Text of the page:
Virus-like particles assemble in plants and bacteria expressing the coat protein gene of Indian peanut clump virus.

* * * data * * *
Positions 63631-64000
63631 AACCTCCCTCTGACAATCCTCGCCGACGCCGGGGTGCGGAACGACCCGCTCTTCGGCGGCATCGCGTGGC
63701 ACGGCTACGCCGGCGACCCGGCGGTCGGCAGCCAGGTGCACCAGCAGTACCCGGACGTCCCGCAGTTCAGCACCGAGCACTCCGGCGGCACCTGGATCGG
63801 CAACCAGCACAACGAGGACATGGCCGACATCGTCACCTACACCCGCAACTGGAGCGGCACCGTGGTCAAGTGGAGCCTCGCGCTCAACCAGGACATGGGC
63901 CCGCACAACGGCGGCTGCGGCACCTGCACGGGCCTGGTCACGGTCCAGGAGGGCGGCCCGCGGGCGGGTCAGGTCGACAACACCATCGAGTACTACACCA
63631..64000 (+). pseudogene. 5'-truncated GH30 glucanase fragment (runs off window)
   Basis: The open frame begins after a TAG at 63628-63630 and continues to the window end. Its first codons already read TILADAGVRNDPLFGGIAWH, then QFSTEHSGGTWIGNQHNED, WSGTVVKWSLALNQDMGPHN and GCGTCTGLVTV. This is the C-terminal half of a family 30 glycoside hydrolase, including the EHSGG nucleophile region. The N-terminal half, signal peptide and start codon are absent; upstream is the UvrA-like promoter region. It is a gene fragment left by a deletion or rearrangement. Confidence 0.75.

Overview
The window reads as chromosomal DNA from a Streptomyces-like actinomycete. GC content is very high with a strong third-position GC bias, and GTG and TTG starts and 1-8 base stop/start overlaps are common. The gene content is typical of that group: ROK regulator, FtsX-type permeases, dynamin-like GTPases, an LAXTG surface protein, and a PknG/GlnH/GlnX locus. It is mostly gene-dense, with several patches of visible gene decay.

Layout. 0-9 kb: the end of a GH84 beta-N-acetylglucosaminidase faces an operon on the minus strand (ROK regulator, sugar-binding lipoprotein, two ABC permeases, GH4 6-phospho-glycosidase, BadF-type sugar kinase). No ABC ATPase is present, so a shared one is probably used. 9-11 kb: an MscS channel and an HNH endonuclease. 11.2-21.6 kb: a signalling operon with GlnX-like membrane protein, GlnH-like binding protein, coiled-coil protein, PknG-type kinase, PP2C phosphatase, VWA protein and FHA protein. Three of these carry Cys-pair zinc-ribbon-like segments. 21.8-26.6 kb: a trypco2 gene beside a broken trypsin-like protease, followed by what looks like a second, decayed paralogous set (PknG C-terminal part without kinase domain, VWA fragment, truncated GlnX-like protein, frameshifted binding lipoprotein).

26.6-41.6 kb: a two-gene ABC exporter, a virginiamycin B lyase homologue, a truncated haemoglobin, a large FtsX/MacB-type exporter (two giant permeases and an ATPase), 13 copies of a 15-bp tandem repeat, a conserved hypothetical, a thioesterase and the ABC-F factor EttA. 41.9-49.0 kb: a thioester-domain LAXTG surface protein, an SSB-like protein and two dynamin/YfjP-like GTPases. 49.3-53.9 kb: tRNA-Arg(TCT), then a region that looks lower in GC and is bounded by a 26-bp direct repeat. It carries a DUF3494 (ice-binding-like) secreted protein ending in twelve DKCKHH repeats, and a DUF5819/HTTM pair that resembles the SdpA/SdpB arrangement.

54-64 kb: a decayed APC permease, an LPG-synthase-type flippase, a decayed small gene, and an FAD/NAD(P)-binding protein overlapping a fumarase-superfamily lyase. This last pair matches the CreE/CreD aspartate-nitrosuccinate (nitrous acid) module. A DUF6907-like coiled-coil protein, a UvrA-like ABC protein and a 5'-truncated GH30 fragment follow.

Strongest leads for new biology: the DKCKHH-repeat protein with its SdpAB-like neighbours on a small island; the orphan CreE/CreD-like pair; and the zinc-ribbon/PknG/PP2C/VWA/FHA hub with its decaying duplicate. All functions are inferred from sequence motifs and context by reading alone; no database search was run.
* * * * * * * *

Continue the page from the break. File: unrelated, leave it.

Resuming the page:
cDNA copies of the coat protein (CP) gene of Indian peanut clump virus (IPCV)-H were introduced into cells of Nicotiana benthamiana or Escherichia coli by transformation with vectors based on pROKII or pET respectively. In both plant and bacterial cells, IPCV CP was expressed and assembled to form virus-like particles (VLP). In plant extracts, the smallest preponderant particle length was c. 50 nm. Other abundant lengths were c. 85 and c. 120 nm. The commonest VLP length in bacterial extracts was c. 30 nm. Many of the longer VLP appeared to comprise aggregates of shorter particles. The lengths of the supposed 'monomer' VLP corresponded approximately to those expected for encapsidated CP gene transcript RNA. Immunocapture RT-PCR, using primers designed to amplify the CP gene, confirmed that the VLP contained RNA encoding IPCV-H CP. The results show that encapsidation does not require the presence of the 5′-terminal untranslated sequence of the virus RNA and suggest that if there is an 'origin of assembly' motif or sequence, it lies within the CP gene. When transgenic plants expressing IPCV-H CP were inoculated with IPCV-L, a strain that is serologically distinct from IPCV-H, the virus particles that accumulated contained both types of CP.